On average, people in the UK have fewer days off sick than people in other parts of the developed world. But global pandemics are on the rise – and that’s why’s health, risk, and insurance experts and history experts met in London on Wednesday for the World Employment and Health Forum to discuss how work can survive the threat of pandemics.
“There’s a lot of nonsense around saying that you need to have workplace disaster plans in place but still failing to do that on a regular basis,” said Dr. Darrell Rigby, National Programme Coordinator for Global Health Infrastructure Collaboration, and Incident Manager at the Severe Acute Respiratory Syndrome (SARS) Task Force.
“But here, it’s like a civil servant. You can say that you’re a civil servant, you can pretend that you have a disaster plan, but you actually go into a crisis, you meet the problem, and you fix it.”
London is a dynamic city with a sophisticated public health infrastructure; what do you do in a crisis?
People, medical equipment, and hospitals can be easily brought to the streets, so health specialists recommend only bringing business travelers.
“When you get a disaster, you’re going to have a lot of problem areas, and these challenge yourselves,” said Marta Serrano, Chief Communications Officer at London Health Sciences Centre, and Chief of Health Security in the City of London. “When you’re in a crisis, you need leaders to be leaders and a great place to be is in London in the City.”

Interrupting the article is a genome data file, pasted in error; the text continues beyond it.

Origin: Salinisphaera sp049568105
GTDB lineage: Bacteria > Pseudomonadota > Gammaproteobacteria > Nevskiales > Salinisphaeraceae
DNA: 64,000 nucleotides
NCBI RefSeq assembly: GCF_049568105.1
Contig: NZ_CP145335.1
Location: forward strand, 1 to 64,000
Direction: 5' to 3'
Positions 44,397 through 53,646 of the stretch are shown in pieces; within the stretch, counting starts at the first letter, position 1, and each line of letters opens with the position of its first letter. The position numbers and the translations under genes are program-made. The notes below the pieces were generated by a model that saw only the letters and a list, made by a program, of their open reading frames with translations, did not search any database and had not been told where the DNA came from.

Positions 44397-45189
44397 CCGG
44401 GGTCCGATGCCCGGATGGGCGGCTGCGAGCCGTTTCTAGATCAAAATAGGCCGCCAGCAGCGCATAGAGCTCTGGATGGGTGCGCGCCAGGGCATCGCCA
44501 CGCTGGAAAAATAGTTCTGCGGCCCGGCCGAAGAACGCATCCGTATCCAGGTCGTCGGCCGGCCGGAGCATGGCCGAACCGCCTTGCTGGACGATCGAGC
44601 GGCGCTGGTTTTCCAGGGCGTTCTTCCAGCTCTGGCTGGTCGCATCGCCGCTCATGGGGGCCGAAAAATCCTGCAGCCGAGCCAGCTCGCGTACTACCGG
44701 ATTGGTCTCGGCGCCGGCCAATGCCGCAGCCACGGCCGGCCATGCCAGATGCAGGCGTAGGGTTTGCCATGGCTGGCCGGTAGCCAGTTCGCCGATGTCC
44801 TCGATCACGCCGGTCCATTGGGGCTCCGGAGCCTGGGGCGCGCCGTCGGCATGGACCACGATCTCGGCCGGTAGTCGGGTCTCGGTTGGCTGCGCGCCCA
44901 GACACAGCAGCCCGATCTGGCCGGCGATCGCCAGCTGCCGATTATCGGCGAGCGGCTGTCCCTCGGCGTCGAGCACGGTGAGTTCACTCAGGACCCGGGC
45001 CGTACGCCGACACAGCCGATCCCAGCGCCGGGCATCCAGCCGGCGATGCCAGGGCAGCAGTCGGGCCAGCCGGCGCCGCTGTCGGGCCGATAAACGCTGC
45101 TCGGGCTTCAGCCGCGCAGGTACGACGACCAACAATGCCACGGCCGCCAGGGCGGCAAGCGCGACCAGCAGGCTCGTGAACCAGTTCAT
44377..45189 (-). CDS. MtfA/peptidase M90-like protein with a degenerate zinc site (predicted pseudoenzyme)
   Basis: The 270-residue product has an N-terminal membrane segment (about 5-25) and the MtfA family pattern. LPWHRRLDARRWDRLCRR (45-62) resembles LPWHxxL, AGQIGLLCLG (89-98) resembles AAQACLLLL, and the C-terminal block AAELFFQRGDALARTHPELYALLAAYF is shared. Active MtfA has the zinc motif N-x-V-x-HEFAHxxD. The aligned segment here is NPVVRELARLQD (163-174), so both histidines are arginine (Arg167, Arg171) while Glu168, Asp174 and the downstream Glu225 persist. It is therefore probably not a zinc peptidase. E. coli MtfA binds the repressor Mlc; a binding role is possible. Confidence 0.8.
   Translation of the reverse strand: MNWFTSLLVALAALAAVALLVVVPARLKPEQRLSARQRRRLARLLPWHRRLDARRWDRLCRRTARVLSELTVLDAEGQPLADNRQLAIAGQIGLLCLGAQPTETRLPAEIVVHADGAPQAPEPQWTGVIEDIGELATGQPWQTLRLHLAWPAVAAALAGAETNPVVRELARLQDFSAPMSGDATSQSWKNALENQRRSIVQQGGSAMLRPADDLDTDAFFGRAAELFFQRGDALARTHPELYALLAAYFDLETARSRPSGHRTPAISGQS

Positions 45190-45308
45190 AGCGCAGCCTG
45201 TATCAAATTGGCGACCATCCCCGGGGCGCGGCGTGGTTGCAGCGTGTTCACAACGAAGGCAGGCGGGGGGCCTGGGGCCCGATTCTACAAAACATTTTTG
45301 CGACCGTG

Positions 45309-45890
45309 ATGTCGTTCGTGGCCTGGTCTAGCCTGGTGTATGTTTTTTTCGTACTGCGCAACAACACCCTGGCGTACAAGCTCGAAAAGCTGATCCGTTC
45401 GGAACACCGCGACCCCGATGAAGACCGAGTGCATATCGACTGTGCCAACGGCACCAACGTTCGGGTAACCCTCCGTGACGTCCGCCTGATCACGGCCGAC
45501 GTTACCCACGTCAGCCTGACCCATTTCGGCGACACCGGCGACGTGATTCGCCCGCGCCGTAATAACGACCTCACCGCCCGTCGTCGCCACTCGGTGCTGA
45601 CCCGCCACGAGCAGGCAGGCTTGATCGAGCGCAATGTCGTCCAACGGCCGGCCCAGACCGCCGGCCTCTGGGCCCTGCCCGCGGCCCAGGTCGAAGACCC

Right now, London’s health services are preparing for a “possibly more severe and extensive [pandemic] than we’ve had before.”
Scientists are trying to find a way to use microbes to treat and prevent disease from spreading – but it’s been incredibly difficult.
“There’s nothing simple about bringing on an antibiotic now and there’s almost nothing simple about finding alternative drugs,” said Dr. Sidney Smith, Professor of Health Protection and Director of the Centre for Public Health Immunity at the University of Manchester.
With ideas so numerous, it might be time to take lessons from history, said Mark Rudd, Managing Director of AnNV. “During and after the Black Death, we did have a very different system in place than we do today,” he said. “If we do have pandemics, we could better utilize our public services, maybe integrate more into the public services.”
In London, discussions are already taking place – and those on both sides of the debate are anxious to see what will be done in the City.
“I think the City is already really used to being ready to deal with these situations,” said Dr. Jana Barragin from the City of London Corporation, and Excessive Caution Area
“This is the city that will come back faster, we’ll come out of the crisis faster. We are already just putting some science in to be prepared – things like planning the public transport systems, because that’s so the first point of contact.”
“It’s about jobs and economic security and social security,” said Dr. Mark Hopkins, one of the organizers of the forum. “People coming in and out of the city and their safety. They’ll come back in an economic sense. I think it’s important that people who can work here will do so and all of the indicators we’ve seen here have been so good with regards to the health of the city.”